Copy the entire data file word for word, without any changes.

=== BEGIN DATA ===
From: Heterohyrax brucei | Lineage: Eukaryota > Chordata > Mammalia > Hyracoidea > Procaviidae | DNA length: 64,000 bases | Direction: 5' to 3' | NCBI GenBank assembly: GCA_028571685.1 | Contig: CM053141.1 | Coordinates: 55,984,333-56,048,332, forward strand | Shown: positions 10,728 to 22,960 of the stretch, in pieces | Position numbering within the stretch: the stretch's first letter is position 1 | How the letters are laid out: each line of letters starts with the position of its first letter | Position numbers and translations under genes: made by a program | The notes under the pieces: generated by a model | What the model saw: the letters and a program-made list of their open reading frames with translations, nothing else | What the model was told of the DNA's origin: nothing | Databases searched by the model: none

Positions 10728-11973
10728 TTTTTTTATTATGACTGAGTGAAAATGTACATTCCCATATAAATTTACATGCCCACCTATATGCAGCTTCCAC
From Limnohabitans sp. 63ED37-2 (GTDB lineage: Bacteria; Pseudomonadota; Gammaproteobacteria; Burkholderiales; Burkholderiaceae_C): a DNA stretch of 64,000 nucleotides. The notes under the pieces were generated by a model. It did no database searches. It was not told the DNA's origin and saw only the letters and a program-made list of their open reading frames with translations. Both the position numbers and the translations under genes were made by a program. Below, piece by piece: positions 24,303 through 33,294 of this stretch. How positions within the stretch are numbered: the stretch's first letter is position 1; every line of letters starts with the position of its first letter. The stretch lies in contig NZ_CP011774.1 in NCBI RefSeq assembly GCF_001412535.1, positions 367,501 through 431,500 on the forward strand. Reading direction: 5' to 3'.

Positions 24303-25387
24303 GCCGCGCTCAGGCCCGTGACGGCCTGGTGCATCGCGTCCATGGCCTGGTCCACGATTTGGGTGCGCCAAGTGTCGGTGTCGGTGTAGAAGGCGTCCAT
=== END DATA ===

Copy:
From: Heterohyrax brucei | Lineage: Eukaryota > Chordata > Mammalia > Hyracoidea > Procaviidae | DNA length: 64,000 bases | Direction: 5' to 3' | NCBI GenBank assembly: GCA_028571685.1 | Contig: CM053141.1 | Coordinates: 55,984,333-56,048,332, forward strand | Shown: positions 10,728 to 22,960 of the stretch, in pieces | Position numbering within the stretch: the stretch's first letter is position 1 | How the letters are laid out: each line of letters starts with the position of its first letter | Position numbers and translations under genes: made by a program | The notes under the pieces: generated by a model | What the model saw: the letters and a program-made list of their open reading frames with translations, nothing else | What the model was told of the DNA's origin: nothing | Databases searched by the model: none

Positions 10728-11973
10728 TTTTTTTATTATGACTGAGTGAAAATGTACATTCCCATATAAATTTACATGCCCACCTATATGCAGCTTCCAC
From Limnohabitans sp. 63ED37-2 (GTDB lineage: Bacteria; Pseudomonadota; Gammaproteobacteria; Burkholderiales; Burkholderiaceae_C): a DNA stretch of 64,000 nucleotides. The notes under the pieces were generated by a model. It did no database searches. It was not told the DNA's origin and saw only the letters and a program-made list of their open reading frames with translations. Both the position numbers and the translations under genes were made by a program. Below, piece by piece: positions 24,303 through 33,294 of this stretch. How positions within the stretch are numbered: the stretch's first letter is position 1; every line of letters starts with the position of its first letter. The stretch lies in contig NZ_CP011774.1 in NCBI RefSeq assembly GCF_001412535.1, positions 367,501 through 431,500 on the forward strand. Reading direction: 5' to 3'.

Positions 24303-25387
24303 GCCGCGCTCAGGCCCGTGACGGCCTGGTGCATCGCGTCCATGGCCTGGTCCACGATTTGGGTGCGCCAAGTGTCGGTGTCGGTGTAGAAGGCGTCCAT